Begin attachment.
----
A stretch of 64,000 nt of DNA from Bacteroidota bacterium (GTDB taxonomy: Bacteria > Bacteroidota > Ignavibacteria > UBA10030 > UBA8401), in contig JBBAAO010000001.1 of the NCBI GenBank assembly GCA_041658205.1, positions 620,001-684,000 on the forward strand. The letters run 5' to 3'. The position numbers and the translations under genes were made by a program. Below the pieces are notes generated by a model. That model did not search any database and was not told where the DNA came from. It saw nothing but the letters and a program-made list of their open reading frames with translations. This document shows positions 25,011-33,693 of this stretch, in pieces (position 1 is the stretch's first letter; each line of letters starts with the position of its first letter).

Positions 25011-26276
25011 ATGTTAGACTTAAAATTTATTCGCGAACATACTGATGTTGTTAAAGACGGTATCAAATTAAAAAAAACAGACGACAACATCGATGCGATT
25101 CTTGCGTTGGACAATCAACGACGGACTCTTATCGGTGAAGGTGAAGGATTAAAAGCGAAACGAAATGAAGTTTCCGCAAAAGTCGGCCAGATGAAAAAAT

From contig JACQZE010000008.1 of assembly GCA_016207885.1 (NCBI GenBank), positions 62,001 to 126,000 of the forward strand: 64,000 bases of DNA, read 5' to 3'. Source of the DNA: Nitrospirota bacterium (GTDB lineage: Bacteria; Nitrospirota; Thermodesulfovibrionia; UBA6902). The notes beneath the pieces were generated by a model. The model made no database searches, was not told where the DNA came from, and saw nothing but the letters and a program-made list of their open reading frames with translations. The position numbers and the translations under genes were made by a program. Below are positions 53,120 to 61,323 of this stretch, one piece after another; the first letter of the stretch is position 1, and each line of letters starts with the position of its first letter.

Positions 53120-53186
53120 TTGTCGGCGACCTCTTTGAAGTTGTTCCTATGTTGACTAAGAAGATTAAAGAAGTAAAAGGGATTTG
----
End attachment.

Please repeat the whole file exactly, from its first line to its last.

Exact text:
A stretch of 64,000 nt of DNA from Bacteroidota bacterium (GTDB taxonomy: Bacteria > Bacteroidota > Ignavibacteria > UBA10030 > UBA8401), in contig JBBAAO010000001.1 of the NCBI GenBank assembly GCA_041658205.1, positions 620,001-684,000 on the forward strand. The letters run 5' to 3'. The position numbers and the translations under genes were made by a program. Below the pieces are notes generated by a model. That model did not search any database and was not told where the DNA came from. It saw nothing but the letters and a program-made list of their open reading frames with translations. This document shows positions 25,011-33,693 of this stretch, in pieces (position 1 is the stretch's first letter; each line of letters starts with the position of its first letter).

Positions 25011-26276
25011 ATGTTAGACTTAAAATTTATTCGCGAACATACTGATGTTGTTAAAGACGGTATCAAATTAAAAAAAACAGACGACAACATCGATGCGATT
25101 CTTGCGTTGGACAATCAACGACGGACTCTTATCGGTGAAGGTGAAGGATTAAAAGCGAAACGAAATGAAGTTTCCGCAAAAGTCGGCCAGATGAAAAAAT

From contig JACQZE010000008.1 of assembly GCA_016207885.1 (NCBI GenBank), positions 62,001 to 126,000 of the forward strand: 64,000 bases of DNA, read 5' to 3'. Source of the DNA: Nitrospirota bacterium (GTDB lineage: Bacteria; Nitrospirota; Thermodesulfovibrionia; UBA6902). The notes beneath the pieces were generated by a model. The model made no database searches, was not told where the DNA came from, and saw nothing but the letters and a program-made list of their open reading frames with translations. The position numbers and the translations under genes were made by a program. Below are positions 53,120 to 61,323 of this stretch, one piece after another; the first letter of the stretch is position 1, and each line of letters starts with the position of its first letter.

Positions 53120-53186
53120 TTGTCGGCGACCTCTTTGAAGTTGTTCCTATGTTGACTAAGAAGATTAAAGAAGTAAAAGGGATTTG